In the production of custom semi-finished products made of fibre-reinforced plastics (tailored composite blanks), individual layers of unidirectional fibre-reinforced coil material (known as UD tapes) are laser-welded to one another in different directions. As a result, individual reinforcement structures with a wide variety of geometries and layer structures can be manufactured. The Aachen Center for Integrative Lightweight Production AZL at RWTH Aachen University has developed a patented and award-winning process (JEC World Innovation Award, Paris 2019) to automate the laser-assisted laying of the tape in such a way that laminates can also be produced economically and on a large-scale. In order to be able to implement the process, AZL needed an experienced partner who understood how automation could be implemented and who could supply the relevant components.
As an industry partner on the R&D project, mk worked with AZL to develop an automation line. The line conveys the pallets from deposit station to deposit station and also controls the feed rate in the process of laser-supported tape laying. mk was able to contribute its many years of experience in automation, conveyor technology and the handling of workpieces to the project and supply the right components.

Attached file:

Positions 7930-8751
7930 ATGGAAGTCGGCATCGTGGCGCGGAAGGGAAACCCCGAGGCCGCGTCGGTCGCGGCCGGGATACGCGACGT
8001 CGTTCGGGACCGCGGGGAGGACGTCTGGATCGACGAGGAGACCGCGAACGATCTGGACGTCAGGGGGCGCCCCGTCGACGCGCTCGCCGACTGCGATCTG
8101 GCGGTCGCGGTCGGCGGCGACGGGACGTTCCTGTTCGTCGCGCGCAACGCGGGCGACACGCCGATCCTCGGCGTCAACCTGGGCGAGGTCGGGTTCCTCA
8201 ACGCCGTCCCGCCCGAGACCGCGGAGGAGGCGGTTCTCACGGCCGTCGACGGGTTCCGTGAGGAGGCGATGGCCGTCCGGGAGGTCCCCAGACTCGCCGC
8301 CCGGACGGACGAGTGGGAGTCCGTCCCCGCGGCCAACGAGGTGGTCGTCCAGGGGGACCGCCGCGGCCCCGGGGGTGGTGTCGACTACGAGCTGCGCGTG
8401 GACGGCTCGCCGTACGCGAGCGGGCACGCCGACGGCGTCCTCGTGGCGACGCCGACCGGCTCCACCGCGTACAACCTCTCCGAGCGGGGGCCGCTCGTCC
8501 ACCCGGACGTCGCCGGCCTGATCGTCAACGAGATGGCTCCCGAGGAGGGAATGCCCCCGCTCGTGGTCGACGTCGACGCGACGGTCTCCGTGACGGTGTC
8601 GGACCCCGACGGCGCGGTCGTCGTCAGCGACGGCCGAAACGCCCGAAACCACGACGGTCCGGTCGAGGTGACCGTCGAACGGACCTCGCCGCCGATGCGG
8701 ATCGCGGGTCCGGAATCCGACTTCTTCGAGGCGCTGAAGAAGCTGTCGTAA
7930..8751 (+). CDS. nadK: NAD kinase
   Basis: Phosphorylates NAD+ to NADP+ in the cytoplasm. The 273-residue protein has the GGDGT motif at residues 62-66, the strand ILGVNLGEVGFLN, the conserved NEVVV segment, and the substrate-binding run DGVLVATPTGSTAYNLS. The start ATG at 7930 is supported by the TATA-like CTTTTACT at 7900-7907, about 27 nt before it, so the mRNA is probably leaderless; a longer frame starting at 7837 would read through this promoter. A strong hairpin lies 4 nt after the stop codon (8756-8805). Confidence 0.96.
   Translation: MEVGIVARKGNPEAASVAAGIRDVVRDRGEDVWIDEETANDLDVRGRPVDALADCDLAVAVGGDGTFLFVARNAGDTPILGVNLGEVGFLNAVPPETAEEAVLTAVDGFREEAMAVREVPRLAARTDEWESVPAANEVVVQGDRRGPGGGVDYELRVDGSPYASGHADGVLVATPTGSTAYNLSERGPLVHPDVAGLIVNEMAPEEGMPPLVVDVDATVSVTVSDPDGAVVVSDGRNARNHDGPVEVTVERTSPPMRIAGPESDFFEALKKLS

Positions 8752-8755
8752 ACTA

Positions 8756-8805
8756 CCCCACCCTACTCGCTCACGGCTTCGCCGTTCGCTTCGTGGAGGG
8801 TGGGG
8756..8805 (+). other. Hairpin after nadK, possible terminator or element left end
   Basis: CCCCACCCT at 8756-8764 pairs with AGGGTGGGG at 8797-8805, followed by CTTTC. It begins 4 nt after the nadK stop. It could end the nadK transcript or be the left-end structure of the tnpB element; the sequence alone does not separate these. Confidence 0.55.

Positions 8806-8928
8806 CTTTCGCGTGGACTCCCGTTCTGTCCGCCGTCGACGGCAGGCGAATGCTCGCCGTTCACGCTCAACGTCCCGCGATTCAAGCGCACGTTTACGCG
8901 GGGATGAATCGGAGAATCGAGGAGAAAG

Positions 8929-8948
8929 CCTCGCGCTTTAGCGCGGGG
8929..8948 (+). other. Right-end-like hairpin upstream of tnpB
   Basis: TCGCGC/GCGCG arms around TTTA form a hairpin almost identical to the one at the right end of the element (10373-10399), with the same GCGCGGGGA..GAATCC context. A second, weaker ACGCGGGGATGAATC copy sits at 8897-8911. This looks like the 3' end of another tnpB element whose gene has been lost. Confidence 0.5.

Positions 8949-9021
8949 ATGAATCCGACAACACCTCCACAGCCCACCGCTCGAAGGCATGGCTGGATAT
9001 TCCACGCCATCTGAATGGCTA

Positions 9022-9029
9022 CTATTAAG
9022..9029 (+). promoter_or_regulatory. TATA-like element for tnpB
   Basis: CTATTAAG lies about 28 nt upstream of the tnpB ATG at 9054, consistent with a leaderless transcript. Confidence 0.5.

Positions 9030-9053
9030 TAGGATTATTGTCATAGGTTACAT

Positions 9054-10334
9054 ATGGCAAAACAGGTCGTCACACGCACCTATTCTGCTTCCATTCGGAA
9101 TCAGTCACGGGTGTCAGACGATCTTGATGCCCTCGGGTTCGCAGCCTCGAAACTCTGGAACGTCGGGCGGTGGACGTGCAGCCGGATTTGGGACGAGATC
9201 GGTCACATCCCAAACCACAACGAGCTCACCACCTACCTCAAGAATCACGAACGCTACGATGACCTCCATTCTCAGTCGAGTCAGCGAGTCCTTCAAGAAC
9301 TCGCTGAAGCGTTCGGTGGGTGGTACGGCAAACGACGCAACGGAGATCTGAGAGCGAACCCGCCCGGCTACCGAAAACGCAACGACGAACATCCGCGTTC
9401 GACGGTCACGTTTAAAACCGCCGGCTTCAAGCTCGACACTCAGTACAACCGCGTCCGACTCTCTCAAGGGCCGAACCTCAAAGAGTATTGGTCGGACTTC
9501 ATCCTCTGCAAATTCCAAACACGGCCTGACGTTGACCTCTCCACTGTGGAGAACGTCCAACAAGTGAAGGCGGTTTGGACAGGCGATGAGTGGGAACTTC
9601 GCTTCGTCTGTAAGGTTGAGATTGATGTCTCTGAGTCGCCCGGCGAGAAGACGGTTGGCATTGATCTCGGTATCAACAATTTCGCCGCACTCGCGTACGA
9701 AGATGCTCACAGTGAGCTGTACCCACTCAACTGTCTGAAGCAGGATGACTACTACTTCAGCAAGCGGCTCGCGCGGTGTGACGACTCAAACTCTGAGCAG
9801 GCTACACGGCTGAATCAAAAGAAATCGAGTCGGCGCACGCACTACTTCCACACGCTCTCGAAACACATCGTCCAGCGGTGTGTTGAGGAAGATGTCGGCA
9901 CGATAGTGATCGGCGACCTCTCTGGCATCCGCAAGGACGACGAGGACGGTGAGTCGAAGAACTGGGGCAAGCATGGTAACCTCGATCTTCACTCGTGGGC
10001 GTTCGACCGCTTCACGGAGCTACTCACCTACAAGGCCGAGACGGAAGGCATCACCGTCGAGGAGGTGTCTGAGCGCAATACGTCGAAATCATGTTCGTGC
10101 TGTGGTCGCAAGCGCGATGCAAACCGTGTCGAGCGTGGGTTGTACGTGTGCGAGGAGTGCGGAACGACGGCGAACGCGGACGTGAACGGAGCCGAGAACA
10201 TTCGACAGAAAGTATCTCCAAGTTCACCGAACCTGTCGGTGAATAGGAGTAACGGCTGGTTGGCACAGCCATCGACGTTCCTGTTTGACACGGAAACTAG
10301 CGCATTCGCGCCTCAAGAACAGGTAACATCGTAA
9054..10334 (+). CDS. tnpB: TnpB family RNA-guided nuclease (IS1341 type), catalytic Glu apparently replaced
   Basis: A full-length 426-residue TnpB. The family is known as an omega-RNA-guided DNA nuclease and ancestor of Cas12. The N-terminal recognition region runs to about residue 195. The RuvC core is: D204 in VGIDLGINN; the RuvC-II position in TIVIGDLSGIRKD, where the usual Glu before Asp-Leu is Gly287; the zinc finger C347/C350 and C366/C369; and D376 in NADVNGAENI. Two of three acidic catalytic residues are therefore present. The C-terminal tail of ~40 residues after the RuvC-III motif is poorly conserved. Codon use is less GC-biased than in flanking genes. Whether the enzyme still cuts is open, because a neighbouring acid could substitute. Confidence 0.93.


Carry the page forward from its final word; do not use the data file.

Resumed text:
The pallets are transferred by the Versamove pallet circulation system. Linear modules with timing belts provide the feed motion. These belts accelerate very quickly to meet the requisite accuracy and the speed requirement of 1 m/s. In order to achieve the required cycle time in the industrial process, two parallel linear units are used. The units work independently, at alternate times. The empty return stroke therefore takes place during the tape-laying machine’s non-productive time.
mk also supplied the protective housing for the project, which was designed as a protective laser enclosure. Labyrinth seals were used to eliminate any gaps with direct passage for light and lasers. During operation at AZL, it was found that extremely strong, reflected laser beams were able to escape as the pallet exited the laser cabin. A tunnel had to be added and the exit slot fitted with brush strips.
The project comprised two phases. In the first project stage, the feasibility was demonstrated using a functional prototype. In the second step, the system was expanded with an optimised station and a pallet circulation system in order to be able to implement fully automated production and to be able to further research the process.